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June 14, 2012

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Police want action against phone 'spoofing' scams

SHANGHAI police are calling on telecom administrators to stop service to suspected clients who use Internet phone calls to scam residents in China.

Police said suspects take advantage of the ability to call with their number blocked or a false number shown - a practice called "spoofing'' - in order to confuse victims.

In a typical recent case, a woman surnamed Zhou was bilked up 4.2 million yuan (US$659,236) after she received a phone call with the number of a police department in Beijing.

Zhou said she got the phone call on May 4 with the number starting with 010, the regional code of Beijing, from someone who claimed to be from the economic crime investigation department of Beijing police.

The caller said Zhou's social security account was overdrawn and might be involved with a money laundering case and asked Zhou to cooperate with the police investigation.

Zhou checked the caller number with 114, a yellow pages hotline, and was told that the caller's number belongs to Beijing police.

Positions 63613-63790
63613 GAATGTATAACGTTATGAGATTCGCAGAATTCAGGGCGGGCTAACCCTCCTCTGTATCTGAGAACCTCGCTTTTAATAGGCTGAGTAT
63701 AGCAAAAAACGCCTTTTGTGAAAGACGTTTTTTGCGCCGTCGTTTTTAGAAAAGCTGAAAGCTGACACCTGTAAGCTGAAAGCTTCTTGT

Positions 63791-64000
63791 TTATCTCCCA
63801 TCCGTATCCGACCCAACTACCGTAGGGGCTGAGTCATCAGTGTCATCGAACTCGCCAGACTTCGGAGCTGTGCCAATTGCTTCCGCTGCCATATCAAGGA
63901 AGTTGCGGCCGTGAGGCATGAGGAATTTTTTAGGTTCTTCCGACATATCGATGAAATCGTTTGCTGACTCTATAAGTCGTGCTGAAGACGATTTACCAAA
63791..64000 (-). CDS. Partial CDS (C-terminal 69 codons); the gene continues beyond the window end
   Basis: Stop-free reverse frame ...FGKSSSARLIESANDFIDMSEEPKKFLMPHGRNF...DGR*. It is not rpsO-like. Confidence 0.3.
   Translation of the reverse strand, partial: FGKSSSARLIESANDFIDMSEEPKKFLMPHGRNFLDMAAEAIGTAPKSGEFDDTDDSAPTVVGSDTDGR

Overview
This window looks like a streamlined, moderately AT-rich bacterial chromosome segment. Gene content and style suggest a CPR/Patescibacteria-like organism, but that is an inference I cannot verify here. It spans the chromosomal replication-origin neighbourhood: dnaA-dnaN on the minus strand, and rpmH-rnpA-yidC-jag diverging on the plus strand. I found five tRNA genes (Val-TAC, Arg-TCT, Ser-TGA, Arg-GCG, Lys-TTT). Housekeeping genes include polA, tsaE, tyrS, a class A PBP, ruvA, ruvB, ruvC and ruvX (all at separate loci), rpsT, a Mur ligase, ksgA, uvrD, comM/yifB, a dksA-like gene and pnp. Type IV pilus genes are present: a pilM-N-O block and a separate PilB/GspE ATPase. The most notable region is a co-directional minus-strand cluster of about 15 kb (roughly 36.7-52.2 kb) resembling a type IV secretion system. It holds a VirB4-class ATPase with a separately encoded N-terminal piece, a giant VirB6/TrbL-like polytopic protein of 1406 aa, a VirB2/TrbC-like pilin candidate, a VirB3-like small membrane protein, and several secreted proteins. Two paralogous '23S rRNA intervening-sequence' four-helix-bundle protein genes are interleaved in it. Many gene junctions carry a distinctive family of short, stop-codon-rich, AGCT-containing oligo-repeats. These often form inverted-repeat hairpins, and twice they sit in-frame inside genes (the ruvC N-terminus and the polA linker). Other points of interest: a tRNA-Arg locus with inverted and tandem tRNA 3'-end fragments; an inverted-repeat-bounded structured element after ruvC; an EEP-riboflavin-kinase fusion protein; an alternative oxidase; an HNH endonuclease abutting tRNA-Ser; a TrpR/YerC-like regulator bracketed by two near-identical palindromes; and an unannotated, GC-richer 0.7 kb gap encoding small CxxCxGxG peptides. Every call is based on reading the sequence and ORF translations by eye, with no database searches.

Several minutes later, the caller rang Zhou again, who by this time trusted the caller. Zhou was asked to transfer all her money to a safe account offered by the "police." She did so, transferring all the savings of her family plus money borrowed from friends and relatives.

The caller turned out to be a scammer using a function offered by the telecom operator to mimic the police telephone number, Shanghai police said. The case was still under investigation.

To attract clients, telecom operators enable clients to set the incoming number they want to be displayed on the phone of someone they call. That can be used as a tactic by suspects, said Wei Jian, an anti-telecom scam expert of Shanghai police.

"The first step of the suspects is making calls, most of them called with servers overseas," Wei said. "This year we had eight cases with stolen money reaching over 1 million yuan and all the victims received the calls with a false number."

But Wei also said the trick was not hard to see through as long as the receiver of the call dials back the number to check it.

Shanghai police said they have detained more than 270 suspects this year in hundreds of telecom scam cases and helped to stop 1,780 potential cases, keeping 91 million yuan from possibly being stolen.


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